"It's something that a lot of people went, 'Huh? Why would you do that?' " Aiken acknowledged. "But what's interesting, what we found while we were doing them, is not only do they not write songs like they used to anymore, [ones with] really good melodies, but these are all songs that are right for me."
And although A Thousand Different Ways, which dropped Tuesday, lacks the personal accounts of an original album, it's still very close to Aiken's heart.
"If anything, this is the first time that I've been able to do something that I think sounds like me," he explained. "And I've been able to put my thumbprint on it, because I was involved in it from minute one, from the beginning to the end."
It was actually BMG Chairman and CEO Clive Davis' idea for Aiken to make a covers record, but the singer and executive producer Jaymes Foster worked with the mogul on the choice of songs.
"[We each] made a list of songs that we thought were the greatest love songs of the past 30 years ... and we found that there were a number of songs that we all shared in common," Aiken said. "So we went out and did those first, and then we each picked from each other's lists to just try to make sure that we were [covered]. ... And regardless of how different they might be, we tried to make sure that we brought them all together and did something consistent."
Aiken was hands-on through the entire process, even deciding to cut a few of the songs.
"We attempted 'Midnight Blue,' the Melissa Manchester song," Aiken recalled, reciting a line from the song. "I went in and I sang a verse and a chorus of it and I was like, 'Ehh, I don't think this is gonna work.' Same with 'Baby Come Back' by Player."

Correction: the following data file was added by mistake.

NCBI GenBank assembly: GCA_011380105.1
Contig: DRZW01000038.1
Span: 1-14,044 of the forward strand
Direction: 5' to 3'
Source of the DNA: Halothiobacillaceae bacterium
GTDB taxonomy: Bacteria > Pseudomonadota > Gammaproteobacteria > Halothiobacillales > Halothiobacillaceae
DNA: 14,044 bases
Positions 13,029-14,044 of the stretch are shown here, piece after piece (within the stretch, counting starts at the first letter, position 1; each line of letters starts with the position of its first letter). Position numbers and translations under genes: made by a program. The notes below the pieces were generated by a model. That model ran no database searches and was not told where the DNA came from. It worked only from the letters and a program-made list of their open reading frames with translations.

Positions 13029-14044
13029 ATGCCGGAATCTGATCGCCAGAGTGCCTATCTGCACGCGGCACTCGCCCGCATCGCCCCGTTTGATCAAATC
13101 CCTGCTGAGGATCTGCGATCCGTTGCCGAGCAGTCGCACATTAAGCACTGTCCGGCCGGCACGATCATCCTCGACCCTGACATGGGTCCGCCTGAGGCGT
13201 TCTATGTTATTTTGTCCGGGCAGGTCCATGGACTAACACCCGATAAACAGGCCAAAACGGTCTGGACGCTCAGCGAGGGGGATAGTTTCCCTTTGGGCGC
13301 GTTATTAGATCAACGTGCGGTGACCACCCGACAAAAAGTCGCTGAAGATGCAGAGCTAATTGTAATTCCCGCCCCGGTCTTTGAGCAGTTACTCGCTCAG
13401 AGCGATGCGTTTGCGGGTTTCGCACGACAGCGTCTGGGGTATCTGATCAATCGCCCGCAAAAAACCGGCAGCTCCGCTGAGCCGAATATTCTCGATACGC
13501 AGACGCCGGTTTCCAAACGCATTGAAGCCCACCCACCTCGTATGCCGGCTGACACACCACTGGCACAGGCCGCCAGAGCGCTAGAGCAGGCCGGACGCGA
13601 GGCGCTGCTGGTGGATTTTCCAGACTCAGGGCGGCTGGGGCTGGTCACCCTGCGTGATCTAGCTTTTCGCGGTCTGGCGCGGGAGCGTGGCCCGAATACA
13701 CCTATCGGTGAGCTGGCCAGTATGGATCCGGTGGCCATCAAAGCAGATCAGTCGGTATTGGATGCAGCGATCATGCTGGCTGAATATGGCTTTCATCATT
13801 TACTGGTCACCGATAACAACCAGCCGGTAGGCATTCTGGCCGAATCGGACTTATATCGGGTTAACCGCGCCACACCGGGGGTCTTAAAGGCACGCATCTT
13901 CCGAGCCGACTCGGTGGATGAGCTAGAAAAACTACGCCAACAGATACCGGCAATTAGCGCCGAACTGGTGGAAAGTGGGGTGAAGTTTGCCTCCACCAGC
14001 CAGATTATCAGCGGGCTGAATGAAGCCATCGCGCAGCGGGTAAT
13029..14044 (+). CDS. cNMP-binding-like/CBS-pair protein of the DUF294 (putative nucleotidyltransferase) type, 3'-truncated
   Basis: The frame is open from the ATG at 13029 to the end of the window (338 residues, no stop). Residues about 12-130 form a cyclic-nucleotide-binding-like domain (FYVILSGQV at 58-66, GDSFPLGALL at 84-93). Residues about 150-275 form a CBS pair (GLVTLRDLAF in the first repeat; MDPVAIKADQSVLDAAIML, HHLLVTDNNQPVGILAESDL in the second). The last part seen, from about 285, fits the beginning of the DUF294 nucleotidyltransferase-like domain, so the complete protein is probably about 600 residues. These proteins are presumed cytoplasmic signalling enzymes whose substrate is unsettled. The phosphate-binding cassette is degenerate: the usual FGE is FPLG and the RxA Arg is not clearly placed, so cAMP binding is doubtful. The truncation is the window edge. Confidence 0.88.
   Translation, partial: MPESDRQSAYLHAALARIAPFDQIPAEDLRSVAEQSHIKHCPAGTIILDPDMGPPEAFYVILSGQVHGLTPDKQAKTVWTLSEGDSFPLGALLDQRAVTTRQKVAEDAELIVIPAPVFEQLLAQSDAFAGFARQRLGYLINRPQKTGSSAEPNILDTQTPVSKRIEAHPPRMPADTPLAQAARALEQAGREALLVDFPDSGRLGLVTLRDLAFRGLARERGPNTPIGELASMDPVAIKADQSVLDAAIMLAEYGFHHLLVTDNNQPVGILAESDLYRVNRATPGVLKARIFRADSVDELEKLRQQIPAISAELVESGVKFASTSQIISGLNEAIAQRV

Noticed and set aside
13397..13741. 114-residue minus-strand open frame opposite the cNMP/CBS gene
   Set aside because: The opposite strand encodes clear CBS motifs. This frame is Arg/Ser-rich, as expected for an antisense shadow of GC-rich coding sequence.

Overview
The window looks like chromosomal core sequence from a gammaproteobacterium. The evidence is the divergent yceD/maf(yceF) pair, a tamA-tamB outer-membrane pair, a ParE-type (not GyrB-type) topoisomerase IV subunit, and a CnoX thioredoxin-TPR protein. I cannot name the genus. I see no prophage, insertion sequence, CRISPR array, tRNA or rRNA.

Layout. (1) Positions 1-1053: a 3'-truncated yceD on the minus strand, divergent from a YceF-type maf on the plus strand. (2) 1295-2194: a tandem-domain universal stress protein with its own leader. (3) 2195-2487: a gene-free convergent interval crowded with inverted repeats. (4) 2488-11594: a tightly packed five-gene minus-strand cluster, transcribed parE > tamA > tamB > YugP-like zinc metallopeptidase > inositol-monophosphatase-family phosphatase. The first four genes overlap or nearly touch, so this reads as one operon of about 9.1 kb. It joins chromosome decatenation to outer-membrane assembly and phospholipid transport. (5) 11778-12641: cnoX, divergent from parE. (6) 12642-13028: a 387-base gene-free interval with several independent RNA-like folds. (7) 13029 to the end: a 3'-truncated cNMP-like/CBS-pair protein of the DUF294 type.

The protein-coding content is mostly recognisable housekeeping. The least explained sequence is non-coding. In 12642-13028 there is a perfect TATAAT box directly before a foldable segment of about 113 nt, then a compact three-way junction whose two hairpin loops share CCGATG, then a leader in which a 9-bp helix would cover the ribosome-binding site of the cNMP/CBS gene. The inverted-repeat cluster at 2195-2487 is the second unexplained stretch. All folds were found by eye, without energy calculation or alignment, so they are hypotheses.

On the songs that did work, which range from Bryan Adams' "Everything I Do (I Do It for You)" to Bad English's "When I See You Smile," Aiken tweaked the arrangements and sometimes the melodies to make them his own. With Mr. Mister's "Broken Wings," he added a spoken-word part.
"I can't even remember which song gave me the idea, you know that Evanescence-type sound, but I thought, 'I'd love to do something like that with one of these songs,' " Aiken said. "We didn't know if it would work, so we just went in the studio and we hired a singer to just sing the demo of the high part and we would later maybe hire someone else to do it. ... And it sounded so great that we didn't change anything."
While A Thousand Different Ways certainly has its fair share of big songs — like Celine Dion's "Because You Love Me" and his first single, "Without You" (a 1972 hit for Harry Nilsson that was also covered by Mariah Carey in 1993) — the album also shows a different side of Aiken.
"Most of what people expect from me is 'Ahhhh' [singing operatically], you know, big stuff," Aiken said. "Which I like to do, but people haven't heard me sing just a soft, laid-back, chill type of sound. So certain songs like 'Sorry Seems to Be the Hardest Word' and 'Here You Come Again' [show that]. We wanted to make sure that it had a kind of rise and fall to it, at least vocally."
Aiken plans to support the album with a tour of theaters timed near Valentine's Day "when it's cold and people wanna warm up," he said.